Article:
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The Coder Boom

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There is a new boom going on in Northern California.

It is not another gold rush, even though this winter's heavy rains have flushed out a new supply of the yellow metal in High Sierra rivers and streams.

And I am not referring to the marijuana boom triggered by growing anticipation of the legalization of the evil weed in the November election.

No, I am talking about the coder boom, the stampede by young job seekers to cash in on the overwhelming demand for computer programmers.

I'm hearing about this everywhere.

Kids are quitting their jobs driving trucks, running farms, or working as baristas at Starbucks. They blow their entire life savings on a three-month crash courses at a coding school. The schools then promise them dream jobs on graduation.

Schools like this are popping up like mushrooms on the green California hills in winter, charging up to $20,000 per course. Don't think you'll just walk into these places either. All of these schools have waiting lists and only the most qualified and ambitious get in.

They're almost as hard to get into as my . . . tennis club.

It's worth it because it sets you up to move into a six figure job almost immediately. At least, it's supposed to.

There is no doubt that there is an absolutely mammoth demand for computer programmers right now. There is NO part of the US economy that isn't attempting to grow its online presence as rapidly as possible.

Salaries are through the roof, as can be seen by the interactive map of current programming jobs around the country published by Cyber Coders (click here ).

Headhunter Robert Half ( https://www.roberthalf.com/technology/jobs/san-francisco-ca/web-developeralf ) wants to charge you 30% of a first year's salary for their service in finding developers.

Ouch!!

Click here for a map from the Bureau of Labor Statistics on where all the developer jobs are going .

The problem is that as soon as a coder gets good, they go freelance, charging up to $200 an hour. Who can blame them? Raking the money in while working anywhere, anytime sounds like a great gig to me.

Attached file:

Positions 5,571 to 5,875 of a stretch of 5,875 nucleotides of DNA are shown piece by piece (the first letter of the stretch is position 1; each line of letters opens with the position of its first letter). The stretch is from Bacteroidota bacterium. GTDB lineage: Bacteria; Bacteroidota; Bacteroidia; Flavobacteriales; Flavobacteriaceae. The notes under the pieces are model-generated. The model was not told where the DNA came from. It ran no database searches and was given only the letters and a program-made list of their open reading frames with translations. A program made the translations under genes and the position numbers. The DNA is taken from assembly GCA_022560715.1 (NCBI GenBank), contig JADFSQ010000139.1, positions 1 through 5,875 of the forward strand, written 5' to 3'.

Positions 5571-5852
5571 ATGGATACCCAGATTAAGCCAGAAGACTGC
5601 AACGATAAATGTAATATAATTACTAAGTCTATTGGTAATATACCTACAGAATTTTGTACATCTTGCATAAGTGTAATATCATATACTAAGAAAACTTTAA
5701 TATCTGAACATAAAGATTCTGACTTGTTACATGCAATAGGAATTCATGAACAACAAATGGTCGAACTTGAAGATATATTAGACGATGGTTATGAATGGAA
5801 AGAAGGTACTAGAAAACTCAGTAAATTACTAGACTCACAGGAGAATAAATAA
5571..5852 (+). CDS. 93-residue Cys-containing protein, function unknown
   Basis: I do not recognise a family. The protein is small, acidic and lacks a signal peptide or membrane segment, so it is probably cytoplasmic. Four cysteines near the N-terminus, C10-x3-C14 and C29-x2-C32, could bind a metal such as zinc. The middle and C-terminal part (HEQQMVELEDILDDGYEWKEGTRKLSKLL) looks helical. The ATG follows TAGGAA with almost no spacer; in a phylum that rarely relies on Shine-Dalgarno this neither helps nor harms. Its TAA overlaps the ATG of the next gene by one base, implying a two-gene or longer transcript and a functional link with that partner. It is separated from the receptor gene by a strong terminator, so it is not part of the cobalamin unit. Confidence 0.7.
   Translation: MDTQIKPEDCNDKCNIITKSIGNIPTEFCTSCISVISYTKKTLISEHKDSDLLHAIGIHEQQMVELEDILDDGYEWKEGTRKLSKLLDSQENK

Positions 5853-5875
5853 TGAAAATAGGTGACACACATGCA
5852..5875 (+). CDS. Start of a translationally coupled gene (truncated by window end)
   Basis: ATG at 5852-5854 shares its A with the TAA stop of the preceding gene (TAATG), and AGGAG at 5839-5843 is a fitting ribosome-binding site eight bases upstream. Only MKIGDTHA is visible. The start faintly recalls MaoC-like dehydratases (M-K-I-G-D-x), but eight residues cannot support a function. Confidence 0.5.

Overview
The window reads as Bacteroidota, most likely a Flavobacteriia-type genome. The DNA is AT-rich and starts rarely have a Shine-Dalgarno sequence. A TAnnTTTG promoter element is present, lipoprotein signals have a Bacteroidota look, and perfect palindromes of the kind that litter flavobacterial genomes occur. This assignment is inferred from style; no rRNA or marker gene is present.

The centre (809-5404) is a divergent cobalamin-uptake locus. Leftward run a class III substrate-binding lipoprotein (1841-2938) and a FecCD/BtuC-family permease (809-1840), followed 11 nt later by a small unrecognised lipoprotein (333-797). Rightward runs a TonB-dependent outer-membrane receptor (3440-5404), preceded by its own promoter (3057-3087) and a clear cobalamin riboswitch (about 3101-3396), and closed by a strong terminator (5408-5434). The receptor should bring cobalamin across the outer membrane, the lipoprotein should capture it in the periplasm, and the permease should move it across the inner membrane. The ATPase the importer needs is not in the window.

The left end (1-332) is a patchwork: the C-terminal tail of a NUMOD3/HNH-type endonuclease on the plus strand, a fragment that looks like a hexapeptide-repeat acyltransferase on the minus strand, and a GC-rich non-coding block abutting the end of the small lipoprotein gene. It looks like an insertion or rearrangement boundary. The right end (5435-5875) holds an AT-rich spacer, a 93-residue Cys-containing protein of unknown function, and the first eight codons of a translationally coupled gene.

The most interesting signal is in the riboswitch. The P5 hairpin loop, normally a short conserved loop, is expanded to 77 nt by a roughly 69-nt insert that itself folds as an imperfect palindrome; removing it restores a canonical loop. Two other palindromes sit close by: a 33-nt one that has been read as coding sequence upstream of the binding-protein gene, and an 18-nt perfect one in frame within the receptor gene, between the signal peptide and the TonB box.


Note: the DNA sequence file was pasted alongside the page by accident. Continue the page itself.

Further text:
Hiring a developer can be the most challenging task for a small rapidly growing business. Stories are rife of dummy developers wiping out businesses overnight because of incompetent coding. And Heaven help you if you thought you could save money and outsource this job to India.

Marquee names like Google and Apple soak up the few out there with actual college degrees in computer science, leaving the rest of use to hire hobbyists who went full time. Sound familiar?

Coder Camp (www.codercamp.com ) invites you to "Reprogram your Career", with a series of immersion camps on Java, JavaScript, and Ruby on Rails for $14,200 each.

Udemy (www.udemy.com ) offers dozens of courses ranging from $49 on up for online tutorials on every programming topic under the sun. They boast 20,000 online instructors and 10 million hungry students in 190 countries.

Learning Tree International (https://www.learningtree.com ), the veteran in the space, has a four course training passport for $6,790.

Devbootcamp (http://devbootcamp.com/ ) pioneered the short-term immersive "web development boot camp", a model that transforms beginners into full-stack web developers. Their 19-week $13,900 program offers three year low interest financing.

Hack Reactor (http://www.hackreactor.com ) is the high end Cadillac operation and promises a 99% job placement rate with a $105,000 initial salary.

I hear that production grade iPhone apps are the hot skill to learn. And if you are able to learn anything about cyber security you can write your own ticket.

As is so often the case with these Internet schemes, the hype may exceed actual results (mine excluded). Developer friends tell me that that it takes a year of full time study before you can land an actual regular job. It really takes as much time to learn coding as it does to speak a new foreign language fluently.

Many new coders start with limited part time assignments and work their way up from there as their skills build.

If you are good at math you have a definite advantage, as much of good coding involves problem solving of a mathematical nature.

Still, you can't argue with people abandoning old economy jobs and training for new economy ones, whatever the cost. I'm told there has been a recent influx of new students freshly laid off in the oil patch.

If you still have a Millennial living in the basement awaiting their calling, this is a big chance to turf them out. All you need is a cheap computer, broadband, and motivation.

Oh, and by the way, the Mad Hedge Fund Trader is looking to hire a developer with a specialty in API and Infusionsoft (click here for that link).

Thanks to last year's blowout double digit performance numbers, my firm has entered hyper growth mode, and everyone is working pedal to the metal.

Please send your resume to Nancy at support@madhedgefundtrader.com and specify "DEVELOPER" in the subject line.

So What is This "DEL" Key For Anyway?

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